FALL COLOR FROM NATIVE PLANTS, by Sheila Dunning UF/IFAS Extension Agent

Coreopsis gardeningsolutions.ifas.ufl.edu

Coreopsis
gardeningsolutions.ifas.ufl.edu

In Northwest Florida the color of autumn isn’t just from trees. The reds, purples, yellow and white blooms and berries that appear on many native plants add spectacular color to the landscape.

American Beautyberry, Callicarpa americana, is loaded with royal-colored fruit that will persist all winter long. Wispy pinkish-cream colored seedheads look like mist atop Purple Lovegrass, Eragrostis spectabilis and Muhlygrass, Muhlenbergia capillaris. The Monarchs and other butterfly species flock to the creamy white “fluff” that covers Saltbrush, Baccharis halimifolia.

But yellow is by far the dominant fall flower color. With all the Goldenrod, Solidago spp., Narrowleaf Sunflower, Helianthus angustifolius and Tickseed, Coreopsis species, the roadsides are golden. Peeking out from the wood’s edge are the small red trumpet-shaped blooms of Red Basil, Calamintha coccinea and tall purple spikes of Grayfeather, Liatris species.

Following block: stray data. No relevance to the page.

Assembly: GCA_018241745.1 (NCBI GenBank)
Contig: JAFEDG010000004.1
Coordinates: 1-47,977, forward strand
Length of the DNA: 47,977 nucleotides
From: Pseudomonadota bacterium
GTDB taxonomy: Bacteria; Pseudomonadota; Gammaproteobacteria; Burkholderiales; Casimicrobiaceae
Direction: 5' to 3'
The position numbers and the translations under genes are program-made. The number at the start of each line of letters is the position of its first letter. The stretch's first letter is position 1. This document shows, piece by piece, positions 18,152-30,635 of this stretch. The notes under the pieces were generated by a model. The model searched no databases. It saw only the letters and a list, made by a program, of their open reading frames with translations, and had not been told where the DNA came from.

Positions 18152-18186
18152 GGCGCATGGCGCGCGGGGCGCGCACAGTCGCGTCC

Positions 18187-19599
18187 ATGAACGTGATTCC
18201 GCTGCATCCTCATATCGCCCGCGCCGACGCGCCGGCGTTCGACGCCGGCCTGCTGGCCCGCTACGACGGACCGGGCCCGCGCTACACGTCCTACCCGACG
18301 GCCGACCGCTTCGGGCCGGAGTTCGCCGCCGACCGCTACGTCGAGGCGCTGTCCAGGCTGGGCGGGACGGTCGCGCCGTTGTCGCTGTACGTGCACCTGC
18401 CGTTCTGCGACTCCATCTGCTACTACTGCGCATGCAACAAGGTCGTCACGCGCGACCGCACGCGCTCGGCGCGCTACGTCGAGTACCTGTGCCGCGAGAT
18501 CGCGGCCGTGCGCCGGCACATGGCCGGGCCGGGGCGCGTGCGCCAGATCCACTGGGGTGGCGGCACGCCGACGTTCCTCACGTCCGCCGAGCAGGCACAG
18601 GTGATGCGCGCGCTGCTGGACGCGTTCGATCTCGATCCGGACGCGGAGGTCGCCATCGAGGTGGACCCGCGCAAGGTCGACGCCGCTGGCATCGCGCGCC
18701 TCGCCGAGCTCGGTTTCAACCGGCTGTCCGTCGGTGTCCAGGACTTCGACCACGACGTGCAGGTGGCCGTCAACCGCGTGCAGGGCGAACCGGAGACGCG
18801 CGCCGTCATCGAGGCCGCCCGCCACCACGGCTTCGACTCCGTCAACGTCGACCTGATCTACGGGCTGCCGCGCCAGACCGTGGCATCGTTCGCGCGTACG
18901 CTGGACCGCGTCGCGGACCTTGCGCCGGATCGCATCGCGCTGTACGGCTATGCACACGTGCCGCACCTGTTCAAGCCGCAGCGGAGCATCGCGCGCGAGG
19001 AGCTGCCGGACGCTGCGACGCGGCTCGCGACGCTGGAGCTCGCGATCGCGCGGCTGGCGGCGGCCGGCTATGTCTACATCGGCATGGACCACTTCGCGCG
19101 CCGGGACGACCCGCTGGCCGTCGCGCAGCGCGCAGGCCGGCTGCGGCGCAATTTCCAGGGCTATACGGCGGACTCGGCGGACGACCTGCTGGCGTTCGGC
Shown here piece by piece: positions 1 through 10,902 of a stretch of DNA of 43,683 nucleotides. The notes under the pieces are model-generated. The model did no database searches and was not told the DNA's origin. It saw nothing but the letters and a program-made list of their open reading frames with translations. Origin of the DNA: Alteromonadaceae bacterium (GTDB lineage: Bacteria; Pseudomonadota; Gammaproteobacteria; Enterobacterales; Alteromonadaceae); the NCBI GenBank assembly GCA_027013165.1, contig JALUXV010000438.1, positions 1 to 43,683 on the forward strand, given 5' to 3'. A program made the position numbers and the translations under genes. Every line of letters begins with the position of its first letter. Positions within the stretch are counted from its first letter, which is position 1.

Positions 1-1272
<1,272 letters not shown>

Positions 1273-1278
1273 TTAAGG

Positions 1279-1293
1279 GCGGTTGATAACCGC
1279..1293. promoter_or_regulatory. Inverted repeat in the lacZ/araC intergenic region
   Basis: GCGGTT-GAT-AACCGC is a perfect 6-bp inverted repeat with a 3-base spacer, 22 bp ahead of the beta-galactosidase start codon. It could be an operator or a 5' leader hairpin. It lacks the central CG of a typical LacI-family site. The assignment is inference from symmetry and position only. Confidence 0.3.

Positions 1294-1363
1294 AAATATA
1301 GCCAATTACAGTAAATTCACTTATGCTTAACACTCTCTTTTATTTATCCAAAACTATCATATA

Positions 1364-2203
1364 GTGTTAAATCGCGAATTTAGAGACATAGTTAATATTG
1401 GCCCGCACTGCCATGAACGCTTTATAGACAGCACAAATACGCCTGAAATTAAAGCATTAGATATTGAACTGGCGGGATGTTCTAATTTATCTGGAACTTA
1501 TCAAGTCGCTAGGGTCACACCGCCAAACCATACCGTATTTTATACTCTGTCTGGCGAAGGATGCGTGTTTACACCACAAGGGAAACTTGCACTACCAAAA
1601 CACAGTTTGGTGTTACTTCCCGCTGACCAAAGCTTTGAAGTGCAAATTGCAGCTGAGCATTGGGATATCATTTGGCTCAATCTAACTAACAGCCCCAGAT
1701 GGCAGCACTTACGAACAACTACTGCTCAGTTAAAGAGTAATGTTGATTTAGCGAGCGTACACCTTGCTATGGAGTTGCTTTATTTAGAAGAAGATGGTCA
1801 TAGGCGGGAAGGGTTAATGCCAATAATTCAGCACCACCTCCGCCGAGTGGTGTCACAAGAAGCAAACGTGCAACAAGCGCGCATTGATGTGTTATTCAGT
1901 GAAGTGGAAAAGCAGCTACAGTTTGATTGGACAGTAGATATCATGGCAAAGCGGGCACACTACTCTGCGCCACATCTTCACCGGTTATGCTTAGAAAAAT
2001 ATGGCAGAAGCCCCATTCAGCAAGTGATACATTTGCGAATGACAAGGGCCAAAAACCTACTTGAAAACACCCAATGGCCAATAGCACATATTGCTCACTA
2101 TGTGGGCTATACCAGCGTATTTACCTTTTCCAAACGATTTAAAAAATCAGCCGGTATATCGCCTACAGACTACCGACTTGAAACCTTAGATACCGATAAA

These are all native wildflowers that can be obtained through seed companies. Many are also available as potted plants at the local nurseries. Read the name carefully though. There are cultivated varieties that may appear or perform differently than those that naturally occur. in Northwest Florida. For more information on Common Native Wildflowers of North Florida go to edis.ifas.ufl.edu/ep061.

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